Questions on dilution protection referred to ECJ

United Kingdom

The Court of Appeal for England and Wales has made a reference to the European Court of Justice (ECJ) about the scope of Article 4(4)(a) of the First Trademarks Directive, which deals with protection of registered marks that have a reputation as against later marks where the use of the later mark, without due cause, would take unfair advantage of, or be detrimental to, the distinctive character or repute of the earlier mark.

The reference arises in the context of a dispute between Intel Corporation, owner of the indisputably well-known INTEL mark as used and registered for goods and services in Classes 9, 16, 38 and 42 of the Nice Classification, and a UK company, CPM United Kingdom Ltd. CPM had registered INTELMARK (apparently derived from the phrase 'integrated telephone marketing') for "marketing and telemarketing services" in Class 35.

The questions referred explore the factors for a finding that registration (or use) of a similar mark for dissimilar services should be prohibited. The questions (paraphrased for brevity) were as follows:

  • is it enough that the second mark "brings to mind" the earlier mark for the average consumer;

  • if not, what significance is to be attached to the goods or services in the specification of the later mark; and

  • what is required to satisfy the condition of detriment to distinctive character in a case of this type?

Having formulated the questions, the UK court then went on to express its views.
It considers that mere bringing to mind is insufficient. Conversely, if the earlier mark is very strong, consumers may consider that there is an economic connection between the owners of the two marks, notwithstanding differences in goods or services.

As an alternative approach, the court suggested that the distinctive character which is to be protected might be linked to the goods or services for which the mark is registered. On this view, it is only detriment to distinctiveness for the goods or services of the earlier mark which matters. The enquiry should focus on whether the distinctive character of the earlier mark for the goods or services for which it is registered "is really likely" (sic) to be affected if the later mark is used for the specific goods or services covered by its registration.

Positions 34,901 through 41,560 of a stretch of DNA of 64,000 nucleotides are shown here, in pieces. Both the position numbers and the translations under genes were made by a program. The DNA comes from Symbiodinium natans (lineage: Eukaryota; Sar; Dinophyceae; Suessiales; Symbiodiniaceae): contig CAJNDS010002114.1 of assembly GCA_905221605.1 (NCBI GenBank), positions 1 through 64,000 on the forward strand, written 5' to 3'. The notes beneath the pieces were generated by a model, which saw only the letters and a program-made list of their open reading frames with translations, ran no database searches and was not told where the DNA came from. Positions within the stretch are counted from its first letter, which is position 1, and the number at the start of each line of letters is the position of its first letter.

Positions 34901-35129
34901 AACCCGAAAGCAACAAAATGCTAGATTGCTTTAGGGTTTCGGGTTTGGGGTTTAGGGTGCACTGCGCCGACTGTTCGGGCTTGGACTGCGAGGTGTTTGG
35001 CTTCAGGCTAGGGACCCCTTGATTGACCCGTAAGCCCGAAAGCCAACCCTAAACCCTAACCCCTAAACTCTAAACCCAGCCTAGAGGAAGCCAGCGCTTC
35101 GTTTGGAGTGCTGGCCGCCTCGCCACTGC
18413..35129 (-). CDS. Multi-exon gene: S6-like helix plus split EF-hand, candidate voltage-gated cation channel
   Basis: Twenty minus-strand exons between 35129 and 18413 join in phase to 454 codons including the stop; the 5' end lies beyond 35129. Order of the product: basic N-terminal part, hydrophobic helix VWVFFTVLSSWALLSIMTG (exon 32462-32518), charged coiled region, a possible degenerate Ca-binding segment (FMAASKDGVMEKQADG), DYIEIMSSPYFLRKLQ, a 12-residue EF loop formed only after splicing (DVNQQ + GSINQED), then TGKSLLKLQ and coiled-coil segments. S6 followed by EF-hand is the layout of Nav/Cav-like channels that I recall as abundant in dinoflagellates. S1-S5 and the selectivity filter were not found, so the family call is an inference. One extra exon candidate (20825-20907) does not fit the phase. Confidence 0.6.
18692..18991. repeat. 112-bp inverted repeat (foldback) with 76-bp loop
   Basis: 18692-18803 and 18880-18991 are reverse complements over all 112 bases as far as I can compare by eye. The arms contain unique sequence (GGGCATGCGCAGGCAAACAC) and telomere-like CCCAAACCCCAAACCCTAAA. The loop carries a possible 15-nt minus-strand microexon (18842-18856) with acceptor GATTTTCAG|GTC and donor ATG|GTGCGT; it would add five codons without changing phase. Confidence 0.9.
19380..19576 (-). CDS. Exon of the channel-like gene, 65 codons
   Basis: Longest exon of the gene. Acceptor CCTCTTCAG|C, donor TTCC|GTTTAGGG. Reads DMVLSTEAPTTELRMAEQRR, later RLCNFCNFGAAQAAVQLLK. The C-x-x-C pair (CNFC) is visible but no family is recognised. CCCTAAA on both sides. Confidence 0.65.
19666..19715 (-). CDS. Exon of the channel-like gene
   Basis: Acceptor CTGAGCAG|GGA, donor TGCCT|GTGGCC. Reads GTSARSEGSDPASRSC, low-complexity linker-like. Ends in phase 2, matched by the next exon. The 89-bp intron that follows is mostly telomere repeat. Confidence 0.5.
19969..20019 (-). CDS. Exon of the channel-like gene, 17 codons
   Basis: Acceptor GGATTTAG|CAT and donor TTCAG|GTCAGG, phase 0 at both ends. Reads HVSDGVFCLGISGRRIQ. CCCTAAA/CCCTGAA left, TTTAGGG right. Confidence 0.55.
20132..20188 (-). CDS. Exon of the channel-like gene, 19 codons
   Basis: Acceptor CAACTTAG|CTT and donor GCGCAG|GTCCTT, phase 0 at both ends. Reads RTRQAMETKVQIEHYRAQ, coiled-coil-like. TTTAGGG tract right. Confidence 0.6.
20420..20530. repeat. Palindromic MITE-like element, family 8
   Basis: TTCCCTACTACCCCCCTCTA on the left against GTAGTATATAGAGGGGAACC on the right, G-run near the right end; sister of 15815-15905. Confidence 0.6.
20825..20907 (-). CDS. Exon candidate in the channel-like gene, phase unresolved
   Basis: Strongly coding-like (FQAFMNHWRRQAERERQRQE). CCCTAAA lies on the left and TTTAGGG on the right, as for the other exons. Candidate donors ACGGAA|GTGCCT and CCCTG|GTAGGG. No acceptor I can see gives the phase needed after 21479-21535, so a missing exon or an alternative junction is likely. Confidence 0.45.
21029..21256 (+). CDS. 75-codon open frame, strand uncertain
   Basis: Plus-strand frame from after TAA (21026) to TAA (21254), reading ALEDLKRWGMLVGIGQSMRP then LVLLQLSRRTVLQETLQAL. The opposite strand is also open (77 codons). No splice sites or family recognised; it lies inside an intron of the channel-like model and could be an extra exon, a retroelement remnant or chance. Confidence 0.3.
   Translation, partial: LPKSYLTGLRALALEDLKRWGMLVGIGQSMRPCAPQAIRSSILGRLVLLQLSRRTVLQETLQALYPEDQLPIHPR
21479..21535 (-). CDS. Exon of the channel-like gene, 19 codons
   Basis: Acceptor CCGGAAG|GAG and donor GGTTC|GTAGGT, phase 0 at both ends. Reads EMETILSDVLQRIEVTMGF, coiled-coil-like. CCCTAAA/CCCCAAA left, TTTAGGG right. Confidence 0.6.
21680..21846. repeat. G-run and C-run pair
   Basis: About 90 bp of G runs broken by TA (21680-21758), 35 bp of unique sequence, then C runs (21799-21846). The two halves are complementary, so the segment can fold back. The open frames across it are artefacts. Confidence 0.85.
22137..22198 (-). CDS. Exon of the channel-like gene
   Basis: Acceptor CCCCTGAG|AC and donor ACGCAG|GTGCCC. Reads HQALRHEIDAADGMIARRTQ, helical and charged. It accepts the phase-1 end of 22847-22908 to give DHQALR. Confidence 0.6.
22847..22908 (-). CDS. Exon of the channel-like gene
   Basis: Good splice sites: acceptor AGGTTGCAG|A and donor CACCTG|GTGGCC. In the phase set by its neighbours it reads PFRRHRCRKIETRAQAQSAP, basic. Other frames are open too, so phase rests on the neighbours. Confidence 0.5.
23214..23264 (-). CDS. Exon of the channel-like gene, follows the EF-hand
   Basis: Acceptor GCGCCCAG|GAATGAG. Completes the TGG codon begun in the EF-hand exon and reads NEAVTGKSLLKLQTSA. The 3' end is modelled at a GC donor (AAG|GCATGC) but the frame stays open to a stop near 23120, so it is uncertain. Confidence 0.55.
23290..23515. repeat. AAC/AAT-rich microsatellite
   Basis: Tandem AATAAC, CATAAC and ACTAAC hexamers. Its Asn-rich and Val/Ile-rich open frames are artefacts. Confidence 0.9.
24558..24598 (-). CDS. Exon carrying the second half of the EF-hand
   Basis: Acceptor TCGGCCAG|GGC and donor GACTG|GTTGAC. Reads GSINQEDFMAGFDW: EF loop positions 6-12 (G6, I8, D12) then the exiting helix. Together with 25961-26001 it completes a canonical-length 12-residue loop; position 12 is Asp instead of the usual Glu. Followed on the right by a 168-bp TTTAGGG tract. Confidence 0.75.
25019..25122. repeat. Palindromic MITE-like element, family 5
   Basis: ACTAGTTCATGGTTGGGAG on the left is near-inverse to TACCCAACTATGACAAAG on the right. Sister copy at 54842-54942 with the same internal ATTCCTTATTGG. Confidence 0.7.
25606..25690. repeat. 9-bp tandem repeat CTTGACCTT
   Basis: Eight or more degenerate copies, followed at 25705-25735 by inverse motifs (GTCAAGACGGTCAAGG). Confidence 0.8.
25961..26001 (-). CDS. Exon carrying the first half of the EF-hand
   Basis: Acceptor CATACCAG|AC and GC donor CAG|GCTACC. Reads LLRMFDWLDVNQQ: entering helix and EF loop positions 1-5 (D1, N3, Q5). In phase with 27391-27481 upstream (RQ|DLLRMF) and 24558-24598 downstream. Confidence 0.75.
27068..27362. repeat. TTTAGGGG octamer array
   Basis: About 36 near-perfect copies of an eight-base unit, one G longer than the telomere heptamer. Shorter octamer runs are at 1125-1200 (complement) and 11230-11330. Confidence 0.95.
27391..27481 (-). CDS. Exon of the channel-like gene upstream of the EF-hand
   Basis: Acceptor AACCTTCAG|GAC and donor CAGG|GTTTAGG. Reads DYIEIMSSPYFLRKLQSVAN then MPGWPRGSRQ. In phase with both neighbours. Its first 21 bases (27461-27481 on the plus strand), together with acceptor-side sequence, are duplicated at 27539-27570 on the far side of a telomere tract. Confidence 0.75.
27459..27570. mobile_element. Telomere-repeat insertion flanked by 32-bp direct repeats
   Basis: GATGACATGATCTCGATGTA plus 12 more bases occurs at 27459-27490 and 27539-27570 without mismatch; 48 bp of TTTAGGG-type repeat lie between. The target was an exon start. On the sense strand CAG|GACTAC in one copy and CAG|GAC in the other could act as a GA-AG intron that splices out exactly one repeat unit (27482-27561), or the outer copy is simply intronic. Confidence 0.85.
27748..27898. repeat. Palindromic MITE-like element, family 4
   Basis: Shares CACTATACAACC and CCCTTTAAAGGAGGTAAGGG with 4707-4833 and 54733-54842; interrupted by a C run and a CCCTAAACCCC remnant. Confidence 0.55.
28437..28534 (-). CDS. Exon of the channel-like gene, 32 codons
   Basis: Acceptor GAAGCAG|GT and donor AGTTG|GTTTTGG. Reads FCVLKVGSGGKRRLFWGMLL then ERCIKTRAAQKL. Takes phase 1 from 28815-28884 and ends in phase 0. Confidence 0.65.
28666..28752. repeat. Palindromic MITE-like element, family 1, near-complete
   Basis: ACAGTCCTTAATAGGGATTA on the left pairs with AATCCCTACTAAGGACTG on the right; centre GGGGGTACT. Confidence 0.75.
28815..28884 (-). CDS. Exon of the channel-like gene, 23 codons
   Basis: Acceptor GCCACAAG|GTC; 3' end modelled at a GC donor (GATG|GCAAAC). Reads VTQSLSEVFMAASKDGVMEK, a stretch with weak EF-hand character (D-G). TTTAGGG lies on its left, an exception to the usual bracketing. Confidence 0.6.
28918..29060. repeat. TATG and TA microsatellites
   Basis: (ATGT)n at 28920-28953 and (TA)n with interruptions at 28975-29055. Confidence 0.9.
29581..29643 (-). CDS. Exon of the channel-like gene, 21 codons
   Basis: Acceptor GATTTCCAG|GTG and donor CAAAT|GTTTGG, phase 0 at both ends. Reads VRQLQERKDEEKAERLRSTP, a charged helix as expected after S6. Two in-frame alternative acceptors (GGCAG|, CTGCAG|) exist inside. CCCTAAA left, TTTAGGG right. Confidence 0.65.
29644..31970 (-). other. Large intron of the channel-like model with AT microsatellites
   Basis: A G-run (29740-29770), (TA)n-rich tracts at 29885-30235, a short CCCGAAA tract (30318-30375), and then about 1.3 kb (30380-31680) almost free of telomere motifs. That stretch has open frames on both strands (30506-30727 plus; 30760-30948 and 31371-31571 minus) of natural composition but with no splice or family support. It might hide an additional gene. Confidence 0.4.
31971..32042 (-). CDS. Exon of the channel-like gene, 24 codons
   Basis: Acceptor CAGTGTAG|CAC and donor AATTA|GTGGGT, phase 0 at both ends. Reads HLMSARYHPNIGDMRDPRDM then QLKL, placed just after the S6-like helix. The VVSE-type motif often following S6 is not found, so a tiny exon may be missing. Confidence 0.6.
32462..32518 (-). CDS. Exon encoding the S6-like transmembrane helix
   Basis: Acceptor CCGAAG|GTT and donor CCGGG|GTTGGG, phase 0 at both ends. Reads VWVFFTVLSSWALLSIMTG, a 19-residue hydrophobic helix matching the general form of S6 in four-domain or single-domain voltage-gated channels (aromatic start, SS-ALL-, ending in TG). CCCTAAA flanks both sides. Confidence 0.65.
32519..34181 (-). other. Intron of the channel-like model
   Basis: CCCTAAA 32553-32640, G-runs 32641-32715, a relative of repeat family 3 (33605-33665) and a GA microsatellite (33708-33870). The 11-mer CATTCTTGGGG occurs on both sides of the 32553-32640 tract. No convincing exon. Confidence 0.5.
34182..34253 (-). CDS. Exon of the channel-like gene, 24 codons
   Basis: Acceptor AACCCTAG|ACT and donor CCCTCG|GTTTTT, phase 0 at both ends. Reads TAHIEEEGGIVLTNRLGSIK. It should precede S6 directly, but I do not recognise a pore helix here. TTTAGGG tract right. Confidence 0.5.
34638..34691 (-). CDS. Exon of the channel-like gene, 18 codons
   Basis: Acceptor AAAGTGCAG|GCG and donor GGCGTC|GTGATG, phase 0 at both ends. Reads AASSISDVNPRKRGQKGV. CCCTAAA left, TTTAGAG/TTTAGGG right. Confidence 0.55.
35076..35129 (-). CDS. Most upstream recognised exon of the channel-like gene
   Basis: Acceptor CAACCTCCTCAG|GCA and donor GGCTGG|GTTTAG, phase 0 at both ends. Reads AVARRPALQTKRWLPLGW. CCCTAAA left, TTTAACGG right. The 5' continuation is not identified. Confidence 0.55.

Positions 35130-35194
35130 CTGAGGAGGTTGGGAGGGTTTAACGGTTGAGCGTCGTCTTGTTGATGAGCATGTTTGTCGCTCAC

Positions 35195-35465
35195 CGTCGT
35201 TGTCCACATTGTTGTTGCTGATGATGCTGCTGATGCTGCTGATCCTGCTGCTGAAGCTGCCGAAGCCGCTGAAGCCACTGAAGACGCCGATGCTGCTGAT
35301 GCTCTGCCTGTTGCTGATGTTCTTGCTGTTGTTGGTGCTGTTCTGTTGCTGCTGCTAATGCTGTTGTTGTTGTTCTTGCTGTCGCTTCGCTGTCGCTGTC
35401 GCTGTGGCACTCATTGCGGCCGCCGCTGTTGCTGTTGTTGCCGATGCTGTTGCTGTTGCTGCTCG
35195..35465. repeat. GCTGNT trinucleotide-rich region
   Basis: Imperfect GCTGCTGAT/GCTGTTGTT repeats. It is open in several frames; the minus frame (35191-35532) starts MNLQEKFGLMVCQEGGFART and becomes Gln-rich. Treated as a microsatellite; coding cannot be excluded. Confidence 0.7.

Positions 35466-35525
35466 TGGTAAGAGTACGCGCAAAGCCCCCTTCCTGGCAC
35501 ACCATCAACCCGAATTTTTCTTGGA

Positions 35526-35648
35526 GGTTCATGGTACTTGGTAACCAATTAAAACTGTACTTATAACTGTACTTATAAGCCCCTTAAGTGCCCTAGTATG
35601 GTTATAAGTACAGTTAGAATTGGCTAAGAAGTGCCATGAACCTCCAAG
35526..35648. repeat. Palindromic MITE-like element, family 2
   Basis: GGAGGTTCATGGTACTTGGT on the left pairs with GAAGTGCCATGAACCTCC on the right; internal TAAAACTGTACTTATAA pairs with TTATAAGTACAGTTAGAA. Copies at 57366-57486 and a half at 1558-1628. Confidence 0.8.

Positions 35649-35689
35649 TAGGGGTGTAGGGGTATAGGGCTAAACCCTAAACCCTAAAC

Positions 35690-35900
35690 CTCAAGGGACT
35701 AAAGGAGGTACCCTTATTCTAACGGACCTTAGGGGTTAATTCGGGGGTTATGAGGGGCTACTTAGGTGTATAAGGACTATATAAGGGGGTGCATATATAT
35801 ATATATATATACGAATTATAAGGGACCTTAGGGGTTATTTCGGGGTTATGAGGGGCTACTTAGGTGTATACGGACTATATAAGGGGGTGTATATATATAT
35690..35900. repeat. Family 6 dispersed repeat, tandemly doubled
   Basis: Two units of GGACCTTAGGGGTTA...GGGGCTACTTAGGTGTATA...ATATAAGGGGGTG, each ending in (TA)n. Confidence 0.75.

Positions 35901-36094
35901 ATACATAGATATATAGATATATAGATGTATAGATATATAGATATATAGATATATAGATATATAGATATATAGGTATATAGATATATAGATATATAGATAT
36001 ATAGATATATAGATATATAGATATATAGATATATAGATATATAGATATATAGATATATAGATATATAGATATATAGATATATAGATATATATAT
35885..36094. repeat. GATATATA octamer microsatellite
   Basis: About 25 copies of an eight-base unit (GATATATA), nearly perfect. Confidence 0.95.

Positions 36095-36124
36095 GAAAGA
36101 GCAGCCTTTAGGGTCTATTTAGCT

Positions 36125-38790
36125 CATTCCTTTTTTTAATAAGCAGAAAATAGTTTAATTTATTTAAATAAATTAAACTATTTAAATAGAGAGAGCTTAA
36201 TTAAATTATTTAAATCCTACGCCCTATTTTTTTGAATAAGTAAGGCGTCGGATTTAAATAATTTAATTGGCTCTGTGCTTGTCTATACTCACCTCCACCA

The court suggested that the following factors should be relevant (while not ruling out other factors having application on specific facts):

  • real likelihood that the 'pulling power' of the earlier mark for its specific goods and services will be affected by the use of the later mark for its specific goods and services;

  • likelihood that the later user will get a real commercial advantage by reason of the repute of the earlier mark for its specific goods and services;

  • whether, if the earlier mark is unique, it really matters that it is used for the dissimilar goods or services of the later mark;

  • effect of differences in the later mark on the average consumer;

  • likelihood that the economic behaviour of the average consumer will be affected;

  • how inherently distinctive the earlier mark is; and

  • how strong the reputation of the earlier mark for its goods and services is.

The judgment reconfirms the reluctance of the UK courts to extend trademark rights beyond circumstances where consumers are likely to assume a connection in the course of trade. The referred questions provide an opportunity for the ECJ to clarify the scope of protection against dilution in EU trademark law.

In passing, the court noted that the UK trademark law defence to infringement of a UK national trademark registration based on the fact the defendant has its own trademark registration covering its use has no foundation in the directive. The court questioned whether this is a permissible derogation from the directive, noting the absence of any equivalent defence in the Community Trademark Regulation. Given the facts of the case, it did not refer this question. However, this comment will make defendants cautious over future reliance on this defence. It is particularly timely given the proposed change to UK examination practice later this year to cease automatic refusal of applications on relative grounds.

Vanessa Marsland, Clifford Chance LLP, London

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